“Buy one of these for it’s quirkiness and as a challenge, and the camera does’t matter if they’re just snaps for one’s own enjoyment or for a laugh (as mine are)…

      So… the z990 is a quirky camera that one buys for a laugh or simply for fun and its quirkiness. Ah… I see. So no one owning a Kodak camera could ever be thought to do serious photography much less make a serious photograph.

      RESPONSE:

      Yes, no one will buy a Z990 for serious photography, if they do they’ve been lead up the garden path by marketing,
      But anyone can OWN a Kodak and can be thought of as someone who does “serious” photography.
      I indulge in SERIOUS work when I have the inclination, and I OWN a Kodak.

      YOU WROTE:
      Frankly, I’m shocked (and dismayed) that this Review was on SteveHuffphoto. I always thought better of his material. Guess I’ll have to rethink my initial evaluation.

      RESPONSE>

      Yep, rethink and go visit some other sites now as I think you lack understanding and knowledge.

  6. Nice post Ibraar. I don’t recall anyone really deriding that particular Kodak camera. In fact, I don’t remember anyone, who owned a Kodak zoom-lens camera, ever saying it didn’t do what they wanted it to do well. I knew quite a few people who used them, and took them to the drug-store to print at the Kodak kiosk because that was the easier way for them. Everyone liked them and lots of great pics were taken with them.

    They were pretty good. Not really my cup of tea but the results I’d seen (jpegs) out of camera from them were always pretty good. Sometimes Kodak’s digital cameras yielded better results than their film-stock available by then… 😉

  7. Ibraar, I find your Far East images most compelling by “far”. I envy you for your travels and the ability to capture the people there like you do. But you have an almost perverse liking for downmarket or obsolete cameras, which is endearing. I saw a Canon something (dark grey, some stripes? I didn’t stop) in a thrift shop window today and immediately thought “Whatever its qualities, it’s so ugly I would never want to use it”.

    This Kodak is slightly better looking, but it’s close…. ;-)!

    • haha!! I do like quirky cameras. I have been on the lookout for a 35mm camera which shoots square frames. Only ones are really decrepit things.
      Other options for 127 Film exists too.

  8. The photographer matters ! it’s always a pleasure to read you and watch your pictures ! I remember when you talked about taking photos in bright bright lights and some people said that you didn’t know how to make a portrait 🙂 that’s how i got to go on on a previous post of yours and got mesmerize by your way of doing IT … Thank you again for this post, and for all your posts

  9. Nice shots Ibraar

    Especially impressed that you managed to take a shot of Prince Harry (pic # 4)

    Best regards
    Huss

  10. Hello Ibraar,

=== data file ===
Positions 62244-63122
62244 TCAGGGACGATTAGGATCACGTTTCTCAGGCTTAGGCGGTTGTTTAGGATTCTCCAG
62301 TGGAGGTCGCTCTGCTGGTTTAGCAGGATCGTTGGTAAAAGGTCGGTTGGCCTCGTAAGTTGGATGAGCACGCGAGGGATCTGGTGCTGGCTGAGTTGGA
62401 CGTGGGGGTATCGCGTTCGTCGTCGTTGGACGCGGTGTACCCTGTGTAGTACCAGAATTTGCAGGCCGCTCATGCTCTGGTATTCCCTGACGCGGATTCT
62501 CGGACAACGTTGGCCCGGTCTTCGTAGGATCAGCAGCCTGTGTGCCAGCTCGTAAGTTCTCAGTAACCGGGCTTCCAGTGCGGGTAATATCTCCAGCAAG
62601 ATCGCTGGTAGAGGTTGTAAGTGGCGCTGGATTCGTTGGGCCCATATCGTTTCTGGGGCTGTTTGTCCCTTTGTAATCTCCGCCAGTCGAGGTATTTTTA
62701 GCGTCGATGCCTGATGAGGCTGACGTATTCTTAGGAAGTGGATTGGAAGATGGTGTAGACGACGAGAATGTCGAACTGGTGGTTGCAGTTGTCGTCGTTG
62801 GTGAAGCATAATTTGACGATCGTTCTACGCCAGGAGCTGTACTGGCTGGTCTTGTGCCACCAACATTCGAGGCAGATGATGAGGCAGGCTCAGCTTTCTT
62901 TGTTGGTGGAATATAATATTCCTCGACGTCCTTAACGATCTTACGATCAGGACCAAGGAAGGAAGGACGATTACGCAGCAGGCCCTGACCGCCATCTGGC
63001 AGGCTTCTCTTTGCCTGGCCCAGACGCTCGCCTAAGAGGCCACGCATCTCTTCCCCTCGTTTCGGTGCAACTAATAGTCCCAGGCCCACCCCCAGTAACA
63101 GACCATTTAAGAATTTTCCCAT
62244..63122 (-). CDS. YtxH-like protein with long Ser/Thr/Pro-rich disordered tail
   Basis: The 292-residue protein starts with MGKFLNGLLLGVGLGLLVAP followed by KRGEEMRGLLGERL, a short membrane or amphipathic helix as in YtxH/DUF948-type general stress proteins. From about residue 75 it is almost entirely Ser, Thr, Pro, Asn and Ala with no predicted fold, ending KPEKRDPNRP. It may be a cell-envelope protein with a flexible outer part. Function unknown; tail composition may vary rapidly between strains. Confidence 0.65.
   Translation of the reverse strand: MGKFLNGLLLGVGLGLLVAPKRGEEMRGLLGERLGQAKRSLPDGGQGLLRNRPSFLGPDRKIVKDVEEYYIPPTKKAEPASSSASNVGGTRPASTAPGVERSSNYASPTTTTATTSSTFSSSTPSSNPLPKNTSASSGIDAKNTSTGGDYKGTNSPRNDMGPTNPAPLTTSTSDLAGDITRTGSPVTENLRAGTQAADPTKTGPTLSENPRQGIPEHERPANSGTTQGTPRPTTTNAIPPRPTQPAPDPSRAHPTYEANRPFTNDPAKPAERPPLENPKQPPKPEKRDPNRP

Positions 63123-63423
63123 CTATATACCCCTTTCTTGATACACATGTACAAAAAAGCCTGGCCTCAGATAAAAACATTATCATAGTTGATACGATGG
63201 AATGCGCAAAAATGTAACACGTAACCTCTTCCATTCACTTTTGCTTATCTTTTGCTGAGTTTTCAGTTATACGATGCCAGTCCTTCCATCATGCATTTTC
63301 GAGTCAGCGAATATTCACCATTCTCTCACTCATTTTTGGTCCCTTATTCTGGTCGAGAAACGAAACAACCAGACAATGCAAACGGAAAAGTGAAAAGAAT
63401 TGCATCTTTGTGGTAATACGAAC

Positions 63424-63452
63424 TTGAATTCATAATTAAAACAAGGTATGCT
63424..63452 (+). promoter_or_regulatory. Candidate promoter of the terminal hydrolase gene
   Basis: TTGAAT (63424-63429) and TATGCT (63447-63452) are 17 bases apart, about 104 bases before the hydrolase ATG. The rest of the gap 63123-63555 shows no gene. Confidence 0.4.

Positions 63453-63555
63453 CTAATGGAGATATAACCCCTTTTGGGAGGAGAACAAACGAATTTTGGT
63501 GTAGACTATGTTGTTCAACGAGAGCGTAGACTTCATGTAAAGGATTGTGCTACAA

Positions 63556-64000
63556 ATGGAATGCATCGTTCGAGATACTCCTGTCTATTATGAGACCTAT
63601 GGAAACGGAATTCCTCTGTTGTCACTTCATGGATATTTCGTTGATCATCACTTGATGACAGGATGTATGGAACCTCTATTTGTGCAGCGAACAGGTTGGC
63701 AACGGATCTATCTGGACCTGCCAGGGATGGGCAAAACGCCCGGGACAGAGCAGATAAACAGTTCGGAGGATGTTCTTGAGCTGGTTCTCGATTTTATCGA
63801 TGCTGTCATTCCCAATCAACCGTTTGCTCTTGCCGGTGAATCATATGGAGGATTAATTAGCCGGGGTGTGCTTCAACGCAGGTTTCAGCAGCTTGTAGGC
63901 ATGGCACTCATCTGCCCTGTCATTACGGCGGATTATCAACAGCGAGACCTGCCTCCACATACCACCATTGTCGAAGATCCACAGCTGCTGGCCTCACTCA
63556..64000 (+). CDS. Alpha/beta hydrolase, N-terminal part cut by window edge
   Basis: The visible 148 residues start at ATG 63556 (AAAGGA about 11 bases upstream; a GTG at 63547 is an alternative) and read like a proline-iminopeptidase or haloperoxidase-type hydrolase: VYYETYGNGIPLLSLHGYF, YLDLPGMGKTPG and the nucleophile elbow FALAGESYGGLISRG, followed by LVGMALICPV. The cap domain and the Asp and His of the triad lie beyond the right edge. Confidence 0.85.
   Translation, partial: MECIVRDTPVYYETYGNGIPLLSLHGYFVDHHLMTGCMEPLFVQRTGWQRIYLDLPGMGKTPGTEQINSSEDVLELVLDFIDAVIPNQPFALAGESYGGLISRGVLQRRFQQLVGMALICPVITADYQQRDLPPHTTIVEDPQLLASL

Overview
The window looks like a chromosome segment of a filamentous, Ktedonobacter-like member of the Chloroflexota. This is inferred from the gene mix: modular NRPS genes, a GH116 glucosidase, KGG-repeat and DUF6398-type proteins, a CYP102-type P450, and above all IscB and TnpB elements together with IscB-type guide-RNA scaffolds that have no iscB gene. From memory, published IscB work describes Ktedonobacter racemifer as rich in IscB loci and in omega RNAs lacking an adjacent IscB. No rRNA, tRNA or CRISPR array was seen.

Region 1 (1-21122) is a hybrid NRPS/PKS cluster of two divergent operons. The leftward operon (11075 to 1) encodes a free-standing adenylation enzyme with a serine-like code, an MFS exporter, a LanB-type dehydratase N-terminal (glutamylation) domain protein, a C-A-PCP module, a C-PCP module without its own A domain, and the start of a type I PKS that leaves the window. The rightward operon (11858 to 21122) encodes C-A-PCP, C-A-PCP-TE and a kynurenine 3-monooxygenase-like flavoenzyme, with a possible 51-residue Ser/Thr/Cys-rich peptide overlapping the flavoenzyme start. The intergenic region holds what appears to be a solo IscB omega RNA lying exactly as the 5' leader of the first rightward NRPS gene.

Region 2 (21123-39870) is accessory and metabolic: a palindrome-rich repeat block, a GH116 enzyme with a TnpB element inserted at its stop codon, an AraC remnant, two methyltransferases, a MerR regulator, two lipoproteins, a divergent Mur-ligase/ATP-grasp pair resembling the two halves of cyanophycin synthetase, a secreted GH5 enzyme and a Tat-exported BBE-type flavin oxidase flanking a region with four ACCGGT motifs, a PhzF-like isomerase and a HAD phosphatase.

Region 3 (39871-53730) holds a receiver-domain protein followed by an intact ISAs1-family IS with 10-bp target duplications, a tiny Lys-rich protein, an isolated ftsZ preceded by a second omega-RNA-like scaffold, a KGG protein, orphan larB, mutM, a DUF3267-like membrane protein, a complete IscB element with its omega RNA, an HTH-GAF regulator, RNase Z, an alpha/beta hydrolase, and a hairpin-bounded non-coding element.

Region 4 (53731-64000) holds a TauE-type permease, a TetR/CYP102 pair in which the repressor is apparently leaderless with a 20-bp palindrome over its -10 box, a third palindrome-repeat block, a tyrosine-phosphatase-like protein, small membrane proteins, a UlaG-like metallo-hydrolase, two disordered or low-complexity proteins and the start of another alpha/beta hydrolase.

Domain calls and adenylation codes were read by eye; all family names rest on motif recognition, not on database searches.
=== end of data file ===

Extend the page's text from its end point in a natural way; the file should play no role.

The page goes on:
to be honest. This camera model is not “old” at all. And when it was released (2010?) it was no bargain.
    The pictures you show are awesome.. no doubt 🙂

  11. I think the camera doesn’t matter much to most people. But for those who become “serious” about their photography, the choice of camera tends to become very important. That’s not to say that even serious photographers must have the latest and greatest gear with them at all times. But the more one shoots the more important achieving a certain and feel in your shots becomes. That may or may not entail using the most cutting edge camera in order to get the results you want, but rather selecting the “right” camera for your work.

  12. Wonderful Photos. Thanks for sharing them.

    ALL aspects of a photo count: location, opportunity, subject, luck and the CAMERA! Anyone that says the camera doesn’t matter, I see as a reverse snob… There is a big differences between a Kodak 104 and a Speed-Graphixs ability to capture an image.

    • PHOTOGRAPHIC Vision counts 90%. All the rest 10%. Almost any photograph from the 50’s and 60’s is technically and artistically better than most of the stuff we see today. An endless stream of people fixated on their cell phones is not art.

      • Totally agree with the 90% comment. But there were bad photos in the 50s and 60s just like there are today. We just don’t look at them anymore because nobody has held on to them.

        • Agreed, horses for courses, and the camera matters. No one would use a TLR for photographing birds, and no one would put their faith in the Kodak Z990 for everything, especially important shots.

          Creativity and vision does count,but need the tools.

        • As a professional photorestorer I can say……you would be suprised Michael how many bad photo’s are dear to someone to the pooint of paying serious money to have them digitaly restored and how much joy you can spread if you restore a wallet ditritus turd back to a vieweble picture once again..

          Greets, Ed.